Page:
Beware the hocus-pocus & pseudo-science from ‘pro’ mixing & mastering people and ‘standard’ text book authors with expert marketing or clickbait or science pedigree but no actual track record of making things sound great. Having said that, DO study the maths and physics if you can. It helps massively to cut through the BS to establish the likely truth. It’s fantastically helpful to get a sound scientific education and go look at research papers and Gearspace.com if you’ve got stuff to learn or complex problems to resolve. It will help unlock technical doors to why your mix or master may not be sounding good yet.
But understanding the physics is neither necessary nor sufficient to mix or master like the very best. Some great mix and mastering engineers had no formal academic training at all. It’s all in the ears and how you train them – you train them by listeing for hours on end day after day – referencing and blind a/b ing. My ears were just confused by compression as a trainee. The acuity takes literally years to hone, but you can get amazing results all the way along your ear development as long as you don’t step outside what you can actually hear. Don’t do it cos you’ve been told to, do it because it sounds beter. Simple.
Our auto suggestive audio ‘ hallucinations’ are mind blowing. The cumulative amount of time I’ve spent EQing blank mixer channels must be countable in weeks. The scary thing is your ears hear a change when you turn those blank dials – just not enough. I’m much quicker now at spotting that ‘ Why is this Eq not biting properly?’ moment and checking which channel I’m actually tweaking. But I still do it regularly.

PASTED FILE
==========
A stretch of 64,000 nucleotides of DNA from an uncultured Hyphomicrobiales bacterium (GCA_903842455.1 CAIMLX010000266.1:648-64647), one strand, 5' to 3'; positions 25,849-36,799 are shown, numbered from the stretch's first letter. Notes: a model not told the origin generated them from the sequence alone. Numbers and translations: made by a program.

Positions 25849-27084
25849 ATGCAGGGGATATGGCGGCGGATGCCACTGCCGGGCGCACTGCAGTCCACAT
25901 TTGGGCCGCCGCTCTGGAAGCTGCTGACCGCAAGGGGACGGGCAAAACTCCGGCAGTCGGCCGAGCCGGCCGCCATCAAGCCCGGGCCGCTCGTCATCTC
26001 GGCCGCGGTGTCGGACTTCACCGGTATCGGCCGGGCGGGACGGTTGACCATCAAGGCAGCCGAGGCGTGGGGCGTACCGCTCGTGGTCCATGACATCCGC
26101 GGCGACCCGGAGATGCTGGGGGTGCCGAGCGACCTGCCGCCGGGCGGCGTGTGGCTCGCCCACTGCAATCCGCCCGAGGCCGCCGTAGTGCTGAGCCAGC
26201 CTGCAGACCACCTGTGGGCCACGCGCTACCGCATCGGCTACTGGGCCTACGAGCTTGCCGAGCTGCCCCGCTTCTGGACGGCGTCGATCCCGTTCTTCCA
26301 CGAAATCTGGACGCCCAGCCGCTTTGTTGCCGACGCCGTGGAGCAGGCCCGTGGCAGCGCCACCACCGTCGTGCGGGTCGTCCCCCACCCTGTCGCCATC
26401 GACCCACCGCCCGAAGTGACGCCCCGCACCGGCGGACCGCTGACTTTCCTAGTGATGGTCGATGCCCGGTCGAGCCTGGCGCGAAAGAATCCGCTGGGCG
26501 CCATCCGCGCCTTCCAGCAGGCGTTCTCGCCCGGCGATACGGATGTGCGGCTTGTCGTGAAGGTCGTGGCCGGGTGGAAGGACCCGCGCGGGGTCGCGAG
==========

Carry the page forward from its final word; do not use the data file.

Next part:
I’m talking about sonics here not musicality: The ability to detect incredibly subtle frequency, dynamic, harmonic distortion subtleties. I’ve worked with people who can triple track ‘auto chorused’ unison backing vocals without hearing previous takes, and some who can tell you what any chord is and which notes are just-tuned or equal temperament, or flat, or whatever. That’s an awesome ‘perfect pitch’ gift. It will get better with some training but I think it’s either present at birth or not. I’m not sure whether this other type of ‘engineering hearing’ is also a genetically wired thing. But I strongly suspect that most people have sonically trainable hearing because simply everyone’s ears are fooled by a short burst of high frequency EQ.
Try it. Briefly insert and then bypass a +10dB 2.5kHz shelf on any mix with your eyes closed. Everyone I’ve ever tried this with hears the bypassed track as duller than it was before the EQ was activated briefly. Me too. Maybe we should run some genuine double blind listening trials? It speaks to just how foolable our ears are. And it pretty much busts the golden ears myth. We have to reference a known tonal balance to know where our ears are right now – they drift according to monitoring level and overall frequency balance.
I will add though that really acute hearing does lose its sharpest focus over a decent long break. It can really throw me when back in the studio after a long holiday. It’ll be super mentally fatiguing the fist few sessions back. The brain seems to be spending a lot of energy on hearing that fine detail. Mastering is far more tiring than mixing anyway, but those first sessions back can be surprising.